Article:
Summary of the total number of peptides selected, evaluated and responding in the various subsets (see Figure 1). Data on Subset I and II is from [14]. Peptides which were shown to stimulate lymphocytes and induce IFNγ production are referred to as “responders". P-values are provided for evaluation of significance of difference between number of responders in the cluster-based Subsets I and III versus Subset II, and versus Subset IV.

Figure 3. Magnitude of T-cell response among identified CTL epitopes (Subsets I, III, V).

Responders identified from clusters with densities of 1.0–1.4 (dark cyan) (determined from [14]), from clusters with densities of 0.8–1.0 (light cyan) and from the high affinity-based approach (light blue) are classified according to magnitude of T-cell response, as deduced from number of spots in the EliSpot assay. The bars represent the percent of responders per subset in each of the classes, while the actual number of responders is given in brackets on the top of the corresponding bar. Classification (expressed in number of spots/million cells) is: Low: 5–20; Medium: 20–32; High> = 33).

We previously reported on a clear bias toward membranal proteins detected for the 51 parental proteins of Subset I (cluster densities 1.0–1.4) [14]. It was therefore interesting to determine if such a bias exists for the 28 proteins antigens of Subset III, which contain the clusters at lower densities of 0.8–1.0. Accordingly, these 28 proteins were investigated for their structured topology by prediction of transmembranal helices (see Materials and Methods and Figure 4). The analysis reveals that about 72% of the above mentioned 28 proteins are assigned as membranal proteins, similar to the results obtained for the proteins in Subset I. This percentage of membranal proteins is significantly higher (p<0.001) than that observed for the whole genome (∼30%) or for the group of proteins in which the randomly selected predicted epitopes reside (Subset II) (Figure 4).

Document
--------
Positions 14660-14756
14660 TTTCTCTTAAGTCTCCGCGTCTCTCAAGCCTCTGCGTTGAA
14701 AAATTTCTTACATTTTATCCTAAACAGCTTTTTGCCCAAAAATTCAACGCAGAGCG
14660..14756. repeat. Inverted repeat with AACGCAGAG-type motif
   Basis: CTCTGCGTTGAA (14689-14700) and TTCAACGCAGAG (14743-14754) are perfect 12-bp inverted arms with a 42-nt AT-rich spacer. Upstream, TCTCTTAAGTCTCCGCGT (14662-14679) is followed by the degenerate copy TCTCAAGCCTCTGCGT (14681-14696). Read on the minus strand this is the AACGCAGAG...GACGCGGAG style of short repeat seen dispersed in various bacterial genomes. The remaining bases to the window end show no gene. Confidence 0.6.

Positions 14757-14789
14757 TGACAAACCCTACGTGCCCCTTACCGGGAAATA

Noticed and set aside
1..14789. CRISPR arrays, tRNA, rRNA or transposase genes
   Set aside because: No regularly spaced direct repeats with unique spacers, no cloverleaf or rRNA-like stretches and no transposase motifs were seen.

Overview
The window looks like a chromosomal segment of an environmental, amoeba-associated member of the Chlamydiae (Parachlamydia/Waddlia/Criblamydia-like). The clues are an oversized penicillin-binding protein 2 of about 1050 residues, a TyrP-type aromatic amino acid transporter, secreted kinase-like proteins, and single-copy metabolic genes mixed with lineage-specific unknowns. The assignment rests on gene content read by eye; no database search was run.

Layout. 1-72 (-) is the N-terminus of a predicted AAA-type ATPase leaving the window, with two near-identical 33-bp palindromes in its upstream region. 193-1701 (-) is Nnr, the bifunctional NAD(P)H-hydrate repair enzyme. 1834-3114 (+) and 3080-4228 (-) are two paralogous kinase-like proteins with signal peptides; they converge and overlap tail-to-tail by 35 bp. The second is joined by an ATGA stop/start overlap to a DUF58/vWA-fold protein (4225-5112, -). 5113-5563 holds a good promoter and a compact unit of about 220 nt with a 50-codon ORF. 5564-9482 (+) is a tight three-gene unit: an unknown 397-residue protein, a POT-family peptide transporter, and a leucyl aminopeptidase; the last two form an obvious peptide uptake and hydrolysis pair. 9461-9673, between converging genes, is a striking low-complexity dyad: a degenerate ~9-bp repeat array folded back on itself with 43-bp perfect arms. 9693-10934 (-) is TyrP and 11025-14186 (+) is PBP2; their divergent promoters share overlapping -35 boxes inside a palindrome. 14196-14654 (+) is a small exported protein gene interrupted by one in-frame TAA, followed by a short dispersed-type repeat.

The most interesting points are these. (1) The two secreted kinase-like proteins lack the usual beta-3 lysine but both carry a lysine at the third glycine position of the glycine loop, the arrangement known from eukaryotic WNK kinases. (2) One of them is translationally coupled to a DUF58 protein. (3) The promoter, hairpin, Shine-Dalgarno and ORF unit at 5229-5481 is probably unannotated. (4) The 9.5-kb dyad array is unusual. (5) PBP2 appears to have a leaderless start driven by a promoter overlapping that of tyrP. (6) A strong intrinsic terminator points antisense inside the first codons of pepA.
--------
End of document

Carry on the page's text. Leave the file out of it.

Figure 4. Distribution of parental proteins containing responders according to their membrane topology.